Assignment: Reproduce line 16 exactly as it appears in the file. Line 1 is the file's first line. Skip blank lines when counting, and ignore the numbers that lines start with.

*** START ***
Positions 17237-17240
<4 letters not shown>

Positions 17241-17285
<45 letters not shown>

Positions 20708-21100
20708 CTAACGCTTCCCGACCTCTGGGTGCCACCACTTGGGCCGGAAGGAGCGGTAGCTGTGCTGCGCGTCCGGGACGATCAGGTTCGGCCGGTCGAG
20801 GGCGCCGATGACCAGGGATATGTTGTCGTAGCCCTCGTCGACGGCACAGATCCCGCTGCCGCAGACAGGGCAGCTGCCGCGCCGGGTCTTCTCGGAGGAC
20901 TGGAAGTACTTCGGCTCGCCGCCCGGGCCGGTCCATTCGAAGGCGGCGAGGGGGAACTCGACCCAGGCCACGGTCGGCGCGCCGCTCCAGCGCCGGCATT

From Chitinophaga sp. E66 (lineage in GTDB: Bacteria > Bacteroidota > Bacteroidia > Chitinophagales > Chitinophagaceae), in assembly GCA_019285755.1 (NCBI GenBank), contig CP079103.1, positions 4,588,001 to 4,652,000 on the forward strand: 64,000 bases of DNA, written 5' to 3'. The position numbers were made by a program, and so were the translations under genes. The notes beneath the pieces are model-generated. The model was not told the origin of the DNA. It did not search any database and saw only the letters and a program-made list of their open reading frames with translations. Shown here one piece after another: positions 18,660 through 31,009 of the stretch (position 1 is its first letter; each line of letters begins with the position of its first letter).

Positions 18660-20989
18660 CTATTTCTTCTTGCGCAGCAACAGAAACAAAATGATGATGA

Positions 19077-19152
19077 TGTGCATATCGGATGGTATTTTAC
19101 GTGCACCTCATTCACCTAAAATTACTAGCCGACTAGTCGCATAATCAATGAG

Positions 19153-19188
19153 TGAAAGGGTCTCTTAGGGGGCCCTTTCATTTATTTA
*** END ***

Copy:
19153 TGAAAGGGTCTCTTAGGGGGCCCTTTCATTTATTTA